|Dates: ||1856, 26 July - 1950, 2 November|
|Born: ||Ireland, Dublin|
|Died: ||England, Hertfordshire|
Irish playright, author, socialist and photographer.
An extensive collection of over 16,000 photographs is held at the London School of Economics and Political Science, The British Library of Political and Economic Science - GB 097 Shaw Photographs.
Approved biography for George Bernard Shaw
(Courtesy of Christian Peterson)
Born in Dublin, on July 26, 1856, George Bernard Shaw, the critic, orator, playwright, and Socialist, became an avid photographer and sometimes pictorialist.
Shaw moved to London with his mother in 1876, began to write, and had his first novel published in 1879. He became a prominent member of the Fabian Society, giving speeches and writing about the exploitation of the working class. Between 1888 and 1894, he wrote music criticism for three newspapers, and in 1895 he began a three-year stint as the drama critic for Saturday Review. He wrote over sixty plays, the first of which was produced in 1892.
In 1898, Shaw began photographing with a Kodak box camera, while recuperating from an illness. He became friends with the pictorialists Frederick H. Evans and Alvin Langdon Coburn, and the three frequently photographed each other. In July 1906, Alfred Stieglitz’s featured a soft-focus portrait by Shaw of Coburn in the exquisite quarterly Camera Work. It shows Coburn pensively sitting outdoors, framed by garden vegetation.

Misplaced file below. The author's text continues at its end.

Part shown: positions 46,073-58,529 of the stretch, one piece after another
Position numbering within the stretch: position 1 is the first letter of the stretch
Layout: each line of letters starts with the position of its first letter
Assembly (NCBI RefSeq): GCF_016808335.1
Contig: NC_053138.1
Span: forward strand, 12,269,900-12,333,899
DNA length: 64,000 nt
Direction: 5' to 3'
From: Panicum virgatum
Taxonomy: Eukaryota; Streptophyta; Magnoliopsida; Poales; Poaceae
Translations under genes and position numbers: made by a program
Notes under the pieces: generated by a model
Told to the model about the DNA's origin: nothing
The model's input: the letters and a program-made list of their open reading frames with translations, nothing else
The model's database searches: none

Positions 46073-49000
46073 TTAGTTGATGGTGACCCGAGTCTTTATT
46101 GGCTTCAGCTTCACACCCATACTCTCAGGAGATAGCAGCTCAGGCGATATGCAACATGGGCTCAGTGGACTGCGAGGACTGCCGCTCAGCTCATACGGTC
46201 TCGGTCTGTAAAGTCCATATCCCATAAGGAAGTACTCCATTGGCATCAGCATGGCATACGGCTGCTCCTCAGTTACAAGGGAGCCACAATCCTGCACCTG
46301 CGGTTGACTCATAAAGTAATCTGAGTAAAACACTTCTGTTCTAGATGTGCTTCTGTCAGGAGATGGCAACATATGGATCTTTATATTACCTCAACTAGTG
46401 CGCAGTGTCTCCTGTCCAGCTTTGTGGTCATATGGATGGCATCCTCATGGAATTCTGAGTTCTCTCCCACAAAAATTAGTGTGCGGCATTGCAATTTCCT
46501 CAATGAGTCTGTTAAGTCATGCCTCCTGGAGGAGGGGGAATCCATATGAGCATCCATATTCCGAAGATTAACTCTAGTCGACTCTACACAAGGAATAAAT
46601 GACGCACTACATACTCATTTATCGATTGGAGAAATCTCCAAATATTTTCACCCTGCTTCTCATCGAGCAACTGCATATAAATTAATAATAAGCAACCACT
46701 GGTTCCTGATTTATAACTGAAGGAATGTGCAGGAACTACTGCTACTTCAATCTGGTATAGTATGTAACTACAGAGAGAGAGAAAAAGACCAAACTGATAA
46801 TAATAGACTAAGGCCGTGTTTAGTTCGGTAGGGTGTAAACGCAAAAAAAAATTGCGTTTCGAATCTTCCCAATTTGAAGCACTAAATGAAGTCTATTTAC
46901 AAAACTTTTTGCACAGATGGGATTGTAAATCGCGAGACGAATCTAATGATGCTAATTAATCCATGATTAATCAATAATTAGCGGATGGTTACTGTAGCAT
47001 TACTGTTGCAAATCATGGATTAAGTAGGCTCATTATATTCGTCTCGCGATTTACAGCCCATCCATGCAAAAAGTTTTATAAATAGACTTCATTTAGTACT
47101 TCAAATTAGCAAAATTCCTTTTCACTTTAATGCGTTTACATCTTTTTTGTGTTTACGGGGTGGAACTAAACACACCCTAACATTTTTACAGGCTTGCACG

Only a few exhibitions are known to have included Shaw’s photographs. They are the London salons of 1907 and 1908 and An Exhibition of Pictorial Photographs Arranged by the Photo-Club of Canada at the Art Association of Montreal in 1907. In 1909, the exhibition catalog for the International Exhibition of Pictorial Photography, organized by Alfred Stieglitz for New York’s National Arts Club, listed three by Shaw, but Camera Work reported that they were not hung.
Shaw championed the new art of photography by contributing a variety of articles to photography periodicals in England and the United States—exhibition reviews, appreciations of individuals, and aesthetic discourses. These appeared in Amateur Photographer in 1900-02, Camera Work from 1903 to 1912, and Photography in 1909.
Among Shaw’s most well-known plays are Man and Superman (1903) and The Doctor’s Dilemma (1906). In 1925, he received the Nobel Prize for Literature and in 1938 an Academy Award for adapting his play Pygmalion for filmmaking.
Shaw photographed for the rest of his life, albeit in a straightforward manner. In 1948, F. E. Loewenstein’s book Bernard Shaw through the Camera was issued, with portraits of the playwright by many photographers, including himself. In 1950, he published his own title, Bernard Shaw’s Rhyming Picture Guide to Ayot Saint Lawrence, the place he had been living for many years. That same year, George Bernard Shaw died, in Hertfordshire, England, at age ninety-four, on November 2, 1950.
Christian A. Peterson Pictorial Photography at the Minneapolis Institute of Arts (Christian A. Peterson: Privately printed, 2012)
This biography is courtesy and copyright of Christian Peterson and is included here with permission.
Date last updated: 1 June 2013.
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